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I am using ffmpeg to cut out a section of a large file like this:

ffmpeg -i input.wmv -ss 60 -t 60 -acodec copy -vcodec copy output.wmv

The -ss part works fine but the -t is ignored. It correctly removes the initial specified seconds specified with -ss but then keeps going to the end of the input with the copy.

Is there a way to use ffmpeg to cut off the end of a video without recoding it?

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4 Answers 4

You can use the -ss option to specify a start timestamp, and the -t option to specify the encoding duration. The timestamps need to be in HH:MM:SS.xxx format or in seconds.

The following would clip the first 30 seconds, and then clip everything that is 10 seconds after that:

ffmpeg -i input.wmv -ss 00:00:30.0 -c copy -t 00:00:10.0 output.wmv
ffmpeg -i input.wmv -ss 30 -c copy -t 10 output.wmv

Note that -t is an output option and always needs to be specified after -i.

Some tips:

  • If you use -ss after -i, you get more accurate seeking at the expense of a slower execution altogether. You can also put -ss before -i. See also: Seeking with FFmpeg – FFmpeg

  • You can use -to instead of -t to specify the timestamp to which you want to cut. So, instead of -i <input> -ss 30 -t 10 you could also do -i <input> -ss 30 -to 40 to achieve the same thing.

  • If your ffmpeg does not support -c, or -to, it is likely very outdated. Compile a new version yourself or download a static build from their homepage. It's really not complicated.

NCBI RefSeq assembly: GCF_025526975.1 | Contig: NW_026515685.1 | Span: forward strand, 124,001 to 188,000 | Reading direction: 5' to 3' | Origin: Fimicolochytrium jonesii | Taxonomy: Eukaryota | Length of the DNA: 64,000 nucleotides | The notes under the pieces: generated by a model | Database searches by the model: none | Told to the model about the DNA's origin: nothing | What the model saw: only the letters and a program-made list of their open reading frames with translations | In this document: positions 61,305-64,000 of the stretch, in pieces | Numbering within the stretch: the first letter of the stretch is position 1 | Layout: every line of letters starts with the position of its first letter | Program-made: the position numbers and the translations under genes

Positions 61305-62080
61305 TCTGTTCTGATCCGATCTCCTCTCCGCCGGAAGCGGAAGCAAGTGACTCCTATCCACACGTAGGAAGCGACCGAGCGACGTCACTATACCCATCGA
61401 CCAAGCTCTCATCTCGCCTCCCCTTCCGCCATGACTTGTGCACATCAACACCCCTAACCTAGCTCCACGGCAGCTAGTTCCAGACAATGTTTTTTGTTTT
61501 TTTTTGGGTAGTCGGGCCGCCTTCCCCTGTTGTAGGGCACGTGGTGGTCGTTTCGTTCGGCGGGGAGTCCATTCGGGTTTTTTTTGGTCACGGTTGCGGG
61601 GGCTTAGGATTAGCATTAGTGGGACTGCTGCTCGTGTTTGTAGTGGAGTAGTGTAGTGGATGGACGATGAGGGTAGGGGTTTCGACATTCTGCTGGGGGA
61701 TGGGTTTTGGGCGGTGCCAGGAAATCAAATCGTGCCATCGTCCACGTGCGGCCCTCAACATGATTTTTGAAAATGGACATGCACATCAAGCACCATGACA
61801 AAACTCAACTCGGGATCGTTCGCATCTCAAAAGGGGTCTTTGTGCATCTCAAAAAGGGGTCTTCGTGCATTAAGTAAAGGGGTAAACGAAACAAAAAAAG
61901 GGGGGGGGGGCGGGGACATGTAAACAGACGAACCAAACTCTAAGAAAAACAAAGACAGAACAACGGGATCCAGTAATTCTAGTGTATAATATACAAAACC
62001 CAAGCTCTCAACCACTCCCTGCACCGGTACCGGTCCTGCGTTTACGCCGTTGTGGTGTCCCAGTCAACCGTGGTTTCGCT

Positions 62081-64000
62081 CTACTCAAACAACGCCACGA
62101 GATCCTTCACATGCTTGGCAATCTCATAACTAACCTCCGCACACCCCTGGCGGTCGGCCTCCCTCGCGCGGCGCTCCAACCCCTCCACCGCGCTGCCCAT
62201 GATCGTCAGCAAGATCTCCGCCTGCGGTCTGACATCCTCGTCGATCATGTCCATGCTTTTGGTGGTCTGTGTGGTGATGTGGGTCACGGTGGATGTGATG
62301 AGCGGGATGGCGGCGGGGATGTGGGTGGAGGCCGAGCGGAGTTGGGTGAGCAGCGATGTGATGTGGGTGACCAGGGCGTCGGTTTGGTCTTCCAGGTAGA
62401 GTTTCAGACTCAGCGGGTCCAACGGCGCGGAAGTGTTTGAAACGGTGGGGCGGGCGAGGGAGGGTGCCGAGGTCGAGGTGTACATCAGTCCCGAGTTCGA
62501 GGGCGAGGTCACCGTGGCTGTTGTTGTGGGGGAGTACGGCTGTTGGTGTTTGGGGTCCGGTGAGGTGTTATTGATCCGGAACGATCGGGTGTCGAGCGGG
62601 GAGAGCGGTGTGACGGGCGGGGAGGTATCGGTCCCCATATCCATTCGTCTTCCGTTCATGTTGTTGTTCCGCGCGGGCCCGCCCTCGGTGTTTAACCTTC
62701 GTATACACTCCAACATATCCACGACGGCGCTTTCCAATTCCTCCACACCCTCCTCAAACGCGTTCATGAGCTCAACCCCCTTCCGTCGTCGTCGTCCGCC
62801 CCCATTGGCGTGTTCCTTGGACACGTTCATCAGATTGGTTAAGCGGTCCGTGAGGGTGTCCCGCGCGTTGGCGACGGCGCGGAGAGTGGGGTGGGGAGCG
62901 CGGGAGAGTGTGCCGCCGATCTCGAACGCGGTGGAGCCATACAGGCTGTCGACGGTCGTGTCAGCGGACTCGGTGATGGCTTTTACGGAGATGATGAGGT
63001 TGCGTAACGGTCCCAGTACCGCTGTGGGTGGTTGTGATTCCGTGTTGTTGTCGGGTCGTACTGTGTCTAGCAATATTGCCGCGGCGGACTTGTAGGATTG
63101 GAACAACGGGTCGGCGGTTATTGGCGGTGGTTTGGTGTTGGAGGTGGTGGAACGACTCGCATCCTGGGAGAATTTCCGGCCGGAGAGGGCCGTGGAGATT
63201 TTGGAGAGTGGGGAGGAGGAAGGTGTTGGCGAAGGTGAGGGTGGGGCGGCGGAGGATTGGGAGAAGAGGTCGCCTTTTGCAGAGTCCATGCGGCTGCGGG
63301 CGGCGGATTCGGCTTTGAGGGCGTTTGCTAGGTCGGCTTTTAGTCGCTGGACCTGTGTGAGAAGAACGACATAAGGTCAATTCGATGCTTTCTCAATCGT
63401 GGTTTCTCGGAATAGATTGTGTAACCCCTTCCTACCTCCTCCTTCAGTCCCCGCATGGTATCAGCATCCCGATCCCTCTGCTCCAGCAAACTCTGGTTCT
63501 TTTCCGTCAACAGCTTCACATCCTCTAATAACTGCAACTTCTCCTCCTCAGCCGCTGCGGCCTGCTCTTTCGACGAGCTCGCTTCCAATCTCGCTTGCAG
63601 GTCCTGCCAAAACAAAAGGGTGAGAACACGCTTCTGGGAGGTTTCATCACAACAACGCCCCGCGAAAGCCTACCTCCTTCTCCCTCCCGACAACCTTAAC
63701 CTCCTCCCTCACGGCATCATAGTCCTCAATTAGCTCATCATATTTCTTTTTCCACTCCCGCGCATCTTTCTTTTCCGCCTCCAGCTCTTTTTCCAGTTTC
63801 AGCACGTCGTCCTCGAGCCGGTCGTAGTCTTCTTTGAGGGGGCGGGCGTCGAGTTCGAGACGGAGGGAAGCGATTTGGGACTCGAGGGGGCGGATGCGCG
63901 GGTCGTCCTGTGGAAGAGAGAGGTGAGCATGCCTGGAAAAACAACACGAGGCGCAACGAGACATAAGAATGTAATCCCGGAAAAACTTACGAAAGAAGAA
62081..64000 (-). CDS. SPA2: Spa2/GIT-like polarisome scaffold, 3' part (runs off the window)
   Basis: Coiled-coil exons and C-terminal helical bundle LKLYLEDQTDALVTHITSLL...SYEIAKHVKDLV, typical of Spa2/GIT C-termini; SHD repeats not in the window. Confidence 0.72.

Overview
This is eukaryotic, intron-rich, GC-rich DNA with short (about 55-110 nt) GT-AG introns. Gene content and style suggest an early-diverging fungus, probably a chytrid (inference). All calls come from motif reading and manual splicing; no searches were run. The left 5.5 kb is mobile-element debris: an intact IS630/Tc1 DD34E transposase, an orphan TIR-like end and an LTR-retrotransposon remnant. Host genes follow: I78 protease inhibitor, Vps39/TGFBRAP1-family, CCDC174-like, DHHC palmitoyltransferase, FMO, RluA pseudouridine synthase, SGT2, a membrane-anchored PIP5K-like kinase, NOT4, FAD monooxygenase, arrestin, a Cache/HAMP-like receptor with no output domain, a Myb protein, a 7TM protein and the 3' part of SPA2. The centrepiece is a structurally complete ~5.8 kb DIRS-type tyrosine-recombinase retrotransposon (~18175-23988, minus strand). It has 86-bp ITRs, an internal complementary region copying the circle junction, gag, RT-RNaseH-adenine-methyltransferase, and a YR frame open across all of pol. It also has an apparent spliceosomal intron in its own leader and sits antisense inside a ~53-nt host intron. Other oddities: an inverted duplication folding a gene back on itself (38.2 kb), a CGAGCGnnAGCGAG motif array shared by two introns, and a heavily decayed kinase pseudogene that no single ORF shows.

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@Mondain Actually, you get more accuracy putting the -ss after. And slhck mentions this here blog.superuser.com/2012/02/24/… also in ffmpeg documentation for -ss it mentions a difference between putting it before or after. –  barlop Oct 11 '13 at 0:38

As other people mentioned, putting -ss before (much faster) or after (more accurate) the -i makes a big difference. The section "Fast And Accurate Seeking" on the ffmpeg seek page tells you how to get both, and I have used it, and it makes a big difference. Basically you put -ss before AND after the -i, just make sure to leave enough time before where you want to start cutting to have another key frame. Example: If you want to make a 1-minute clip, from 9min0sec to 10min 0sec in Video.mp4, you could do it both quickly and accurately using: ffmpeg -ss 00:08:00 -i Video.mp4 -ss 00:01:00 -t 00:01:00 -c copy VideoClip.mp4

The first -ss seeks fast to (approximately) 8min0sec, and then the second -ss seeks accurately to 9min0sec, and the -t 00:01:00 takes out a 1min0sec clip.

Also note this important point from that page: "If you use -ss with -c:v copy, the resulting bitstream might end up being choppy, not playable, or out of sync with the audio stream, since ffmpeg is forced to only use/split on i-frames."

This means you need to re-encode the video, even if you want to just copy it, or risk it being choppy and out of sync. You could try just -c copy first, but if the video sucks you'll need to re-do it.

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I found that -ss combined with -c copy resulted in a half-second chop at the start. To avoid that, you have to remove the -c copy (which admittedly does a transcode)

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For me -t option didn't work, but -vframes worked. I prefer using #frames, since I would rather cut at I-Frames and I found out GOP for video using ffprobe.

The command line that worked for me is:

ffmpeg -ss 60s -i input.wmv -vframes 1800 -acodec copy -vcodec copy output.wmv

By the way, putting -ss in the front of -i makes a big difference in execution time.

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Actually -vframes (or -frames:v) should come after -i because it's an output option. –  slhck Nov 20 '13 at 12:55

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